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JCC Arson Roils French Jews

JCC Arson Roils French Jews

Jewish leaders expressed growing frustration this week with continuing anti-Semitic violence in Europe following the torching of a Jewish community center in Paris early Sunday.
“We are fed up with the cycle of anti-Jewish violence, followed by denouncements by political leaders, the [French] government and the head of state,” Serge Cwajgenbaum, secretary general of the European Jewish Congress, said in a phone interview from his office in Paris. “We see very little reaction coming from the grass roots, from the teachers’ union … from the civil society.”
David Harris, executive director of the American Jewish Committee, said that because of the frequency of such attacks, “there is a danger” of them becoming routine.
“I don’t doubt the sincerity of the French government in wishing to respond forcefully, but the problem is serious and only becoming more so,” he said. “In essence, this is an assault on French society by those — be they Muslim or far right extremists — who refuse to abide by the rules and norms of France.”
French Interior Minister Dominique de Villepin said Tuesday that there have been 160 anti-Semitic attacks against people and property in the first seven months of this year, compared with 75 during the comparable period last year.
“These are obnoxious acts against the spirit and foundations of our country and require the total mobilization of the Republic of France,” he said following a meeting with Israeli Foreign Minister Silvan Shalom, who hastily flew to Paris Tuesday in the wake of the attack on the Jewish center.
Emanuel Weintraub, a member of the executive of the CRIF, the umbrella organization of Jewish groups in France, said the fire at the Jewish center, located near Bastille square, was discovered by a policeman at 3:30 a.m. Sunday. He said the building was formerly a synagogue established by Jews of Turkish and Greek origin who came to France in the 1920s.
“It was a small synagogue and when they needed a bigger synagogue [within the last 40 years], they moved and this became a club for senior citizens and a soup kitchen for poor Jews,” he said. “It had about 200 members and was a place for people to go to play chess and cards.”
But Weintraub said the center’s activities were so low key that few knew it existed. There were two Stars of David on the center, which occupied the first floor of a five-story apartment building. The blaze did not spread beyond the interior of the center.
Weintraub said the arsonists entered the Jewish center through an unlocked back door. Using red felt pens, they scrawled anti-Semitic messages in broken French throughout the center, including “Without Jews the world would be happy,” “Jews Out” and “Hitler=France.”
The arsonists also poured a combustible substance, perhaps gasoline, throughout the center and lit a match before fleeing, Weintraub said.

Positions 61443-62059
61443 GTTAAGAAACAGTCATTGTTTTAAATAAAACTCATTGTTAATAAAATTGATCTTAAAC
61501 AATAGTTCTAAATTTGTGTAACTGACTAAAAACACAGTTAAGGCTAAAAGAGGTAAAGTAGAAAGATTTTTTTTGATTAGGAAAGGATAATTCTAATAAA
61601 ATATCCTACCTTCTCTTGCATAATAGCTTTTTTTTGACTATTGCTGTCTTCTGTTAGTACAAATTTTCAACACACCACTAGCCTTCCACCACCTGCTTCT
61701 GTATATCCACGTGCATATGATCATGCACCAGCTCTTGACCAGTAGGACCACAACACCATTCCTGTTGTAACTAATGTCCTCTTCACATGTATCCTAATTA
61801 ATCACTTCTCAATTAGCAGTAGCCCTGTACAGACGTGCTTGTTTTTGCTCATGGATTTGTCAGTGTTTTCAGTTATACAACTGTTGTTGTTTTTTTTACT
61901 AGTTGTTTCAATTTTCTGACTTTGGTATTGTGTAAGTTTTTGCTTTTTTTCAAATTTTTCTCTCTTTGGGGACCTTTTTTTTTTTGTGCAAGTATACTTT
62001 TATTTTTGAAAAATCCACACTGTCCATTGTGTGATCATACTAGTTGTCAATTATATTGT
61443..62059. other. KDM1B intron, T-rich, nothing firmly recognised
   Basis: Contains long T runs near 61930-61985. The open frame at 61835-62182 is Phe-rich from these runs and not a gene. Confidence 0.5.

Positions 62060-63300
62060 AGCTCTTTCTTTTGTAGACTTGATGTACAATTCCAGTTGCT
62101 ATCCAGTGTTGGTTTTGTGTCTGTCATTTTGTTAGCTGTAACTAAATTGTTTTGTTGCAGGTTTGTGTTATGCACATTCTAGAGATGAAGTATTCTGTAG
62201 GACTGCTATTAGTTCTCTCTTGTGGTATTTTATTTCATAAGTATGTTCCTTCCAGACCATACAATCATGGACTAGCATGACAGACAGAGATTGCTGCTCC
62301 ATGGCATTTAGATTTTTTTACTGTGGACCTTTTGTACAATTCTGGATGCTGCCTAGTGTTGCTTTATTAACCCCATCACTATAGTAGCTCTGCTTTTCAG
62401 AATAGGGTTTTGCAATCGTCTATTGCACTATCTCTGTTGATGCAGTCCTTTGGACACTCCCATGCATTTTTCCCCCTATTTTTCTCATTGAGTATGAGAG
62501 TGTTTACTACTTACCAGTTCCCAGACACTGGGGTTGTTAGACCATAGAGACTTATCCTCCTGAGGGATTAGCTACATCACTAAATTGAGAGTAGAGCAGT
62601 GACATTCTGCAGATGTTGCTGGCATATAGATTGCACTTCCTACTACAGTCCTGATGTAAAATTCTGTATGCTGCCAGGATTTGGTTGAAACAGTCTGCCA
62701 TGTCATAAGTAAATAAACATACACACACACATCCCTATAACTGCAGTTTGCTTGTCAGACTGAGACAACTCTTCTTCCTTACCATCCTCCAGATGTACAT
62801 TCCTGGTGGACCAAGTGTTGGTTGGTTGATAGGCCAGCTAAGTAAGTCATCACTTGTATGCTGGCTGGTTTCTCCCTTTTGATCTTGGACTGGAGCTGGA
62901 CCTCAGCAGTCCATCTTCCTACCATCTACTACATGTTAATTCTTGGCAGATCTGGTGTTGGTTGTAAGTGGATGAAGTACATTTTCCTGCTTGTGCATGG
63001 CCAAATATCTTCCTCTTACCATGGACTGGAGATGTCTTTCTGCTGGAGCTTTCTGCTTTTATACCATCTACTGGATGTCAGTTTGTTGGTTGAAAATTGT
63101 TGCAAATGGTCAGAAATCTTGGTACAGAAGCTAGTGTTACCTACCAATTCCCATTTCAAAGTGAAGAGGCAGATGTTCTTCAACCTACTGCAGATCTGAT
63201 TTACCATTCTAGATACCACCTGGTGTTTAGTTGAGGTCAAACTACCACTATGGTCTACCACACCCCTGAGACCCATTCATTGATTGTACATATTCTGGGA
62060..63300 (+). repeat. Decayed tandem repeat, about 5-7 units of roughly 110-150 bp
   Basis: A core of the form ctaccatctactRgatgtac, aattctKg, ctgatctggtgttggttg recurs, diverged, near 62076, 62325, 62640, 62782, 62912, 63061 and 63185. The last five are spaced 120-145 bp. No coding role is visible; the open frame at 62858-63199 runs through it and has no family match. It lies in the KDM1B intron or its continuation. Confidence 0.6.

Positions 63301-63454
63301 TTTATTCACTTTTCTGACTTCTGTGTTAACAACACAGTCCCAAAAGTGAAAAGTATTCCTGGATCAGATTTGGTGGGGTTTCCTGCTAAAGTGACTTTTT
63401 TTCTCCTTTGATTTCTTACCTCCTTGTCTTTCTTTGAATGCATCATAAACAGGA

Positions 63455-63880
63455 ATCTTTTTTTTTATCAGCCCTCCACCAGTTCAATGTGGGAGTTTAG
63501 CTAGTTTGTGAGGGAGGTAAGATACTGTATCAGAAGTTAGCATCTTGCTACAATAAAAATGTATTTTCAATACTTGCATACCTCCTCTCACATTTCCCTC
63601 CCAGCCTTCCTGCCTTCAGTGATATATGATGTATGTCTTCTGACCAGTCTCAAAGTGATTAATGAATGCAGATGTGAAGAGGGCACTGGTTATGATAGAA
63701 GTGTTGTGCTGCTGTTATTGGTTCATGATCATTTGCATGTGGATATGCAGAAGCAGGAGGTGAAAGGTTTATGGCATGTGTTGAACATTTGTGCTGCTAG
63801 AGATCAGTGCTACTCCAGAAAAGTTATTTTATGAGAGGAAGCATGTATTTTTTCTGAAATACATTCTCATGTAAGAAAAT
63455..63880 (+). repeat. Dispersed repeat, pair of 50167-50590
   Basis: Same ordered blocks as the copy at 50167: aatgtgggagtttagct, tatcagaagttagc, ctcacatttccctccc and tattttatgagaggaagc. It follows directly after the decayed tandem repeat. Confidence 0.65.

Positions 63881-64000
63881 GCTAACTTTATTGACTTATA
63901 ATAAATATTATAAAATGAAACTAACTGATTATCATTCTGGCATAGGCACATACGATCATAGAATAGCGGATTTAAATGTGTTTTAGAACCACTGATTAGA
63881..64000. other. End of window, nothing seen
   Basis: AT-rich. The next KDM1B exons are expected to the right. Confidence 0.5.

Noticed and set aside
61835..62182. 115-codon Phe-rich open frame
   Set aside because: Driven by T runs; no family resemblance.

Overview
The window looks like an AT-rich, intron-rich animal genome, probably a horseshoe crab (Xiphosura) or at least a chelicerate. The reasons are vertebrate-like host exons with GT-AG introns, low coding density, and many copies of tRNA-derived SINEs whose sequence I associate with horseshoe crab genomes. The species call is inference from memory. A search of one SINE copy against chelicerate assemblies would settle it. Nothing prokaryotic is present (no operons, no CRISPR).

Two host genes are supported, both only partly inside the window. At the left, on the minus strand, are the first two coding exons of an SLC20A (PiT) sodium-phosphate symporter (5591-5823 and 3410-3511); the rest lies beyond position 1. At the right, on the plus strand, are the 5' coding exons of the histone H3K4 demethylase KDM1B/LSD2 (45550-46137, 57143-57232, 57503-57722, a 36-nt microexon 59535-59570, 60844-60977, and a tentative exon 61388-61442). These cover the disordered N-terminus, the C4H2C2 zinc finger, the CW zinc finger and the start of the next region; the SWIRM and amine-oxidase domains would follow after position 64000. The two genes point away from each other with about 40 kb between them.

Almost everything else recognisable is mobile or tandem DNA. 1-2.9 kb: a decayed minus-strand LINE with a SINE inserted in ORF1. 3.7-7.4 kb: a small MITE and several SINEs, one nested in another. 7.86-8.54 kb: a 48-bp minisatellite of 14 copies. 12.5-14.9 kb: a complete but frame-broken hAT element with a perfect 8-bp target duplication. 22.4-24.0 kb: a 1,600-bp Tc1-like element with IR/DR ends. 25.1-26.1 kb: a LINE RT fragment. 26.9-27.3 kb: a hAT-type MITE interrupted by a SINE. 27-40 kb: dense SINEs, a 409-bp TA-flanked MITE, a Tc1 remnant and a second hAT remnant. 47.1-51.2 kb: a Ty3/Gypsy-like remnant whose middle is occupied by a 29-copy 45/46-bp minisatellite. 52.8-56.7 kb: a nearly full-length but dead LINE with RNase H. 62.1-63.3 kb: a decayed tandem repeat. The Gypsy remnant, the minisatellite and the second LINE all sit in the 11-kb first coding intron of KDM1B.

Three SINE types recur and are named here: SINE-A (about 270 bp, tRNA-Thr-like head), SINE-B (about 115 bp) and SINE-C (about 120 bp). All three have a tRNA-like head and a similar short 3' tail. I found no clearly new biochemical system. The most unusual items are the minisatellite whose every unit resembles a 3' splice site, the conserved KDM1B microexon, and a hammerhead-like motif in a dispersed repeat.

No arrests had been made by midweek. Weintraub said police did not know if the arsonists were Muslims or neo-Nazis. An unknown Muslim group claimed responsibility, but authorities were skeptical.
The mayor of Paris, Bertrand Delanoe, visited the Jewish center Sunday and announced heightened security measures at “sensitive places.” The Israeli media has reported that Jewish schools and community centers in France will soon be equipped with closed-circuit cameras.
Shalom said that although he applauded French officials for their strong condemnations of anti-Semitic attacks, there is still a need for the “legal authorities to punish those who are carrying out these kinds of attacks. While statements are very important, actions are important, too.”
Weintraub said his organization is also upset with the French judiciary for failing to impose severe sentences for anti-Semitic actions. He noted that CRIF president Roger Cukierman said there is “benign neglect among the judges” when it comes to such cases.
“We have the government, the police, the administration, all sorts of the body politic going forward and doing things to try to stop anti-Semitic acts, and somehow the judges remain far behind,” Weintraub said. “One has the impression that the judges think anti-Semitism is just an opinion. This will have to change. … It has been proclaimed by the highest bodies of the state to be an offense and a crime when it comes to setting a place on fire.”
But Agnes Herzog of the Magistrates Union said it was “absurd to say these things happen because judges are lax.”
French Prime Minister Jean-Pierre Raffarin visited the torched Jewish center hours after the blaze was extinguished and promised that those who set the fire were “liable to get a stiff penalty of up to 20 years in jail.”
“All of the country’s [police] force will be mobilized so that the culprits would be arrested as soon as possible and be severely punished,” Raffarin said.
Weintraub said he was impressed by those comments, which he said reflected a different attitude by French authorities.
“For 2 years, until April 2002, we had arson attacks and synagogues set on fire and nobody at that time told people that they could get 20 years in jail,” he said. “This is the first time this is being said.”
Cwajgenbaum said he is concerned that “what we are witnessing against Jews could rapidly become something that could spread beyond the Jewish community in France.”

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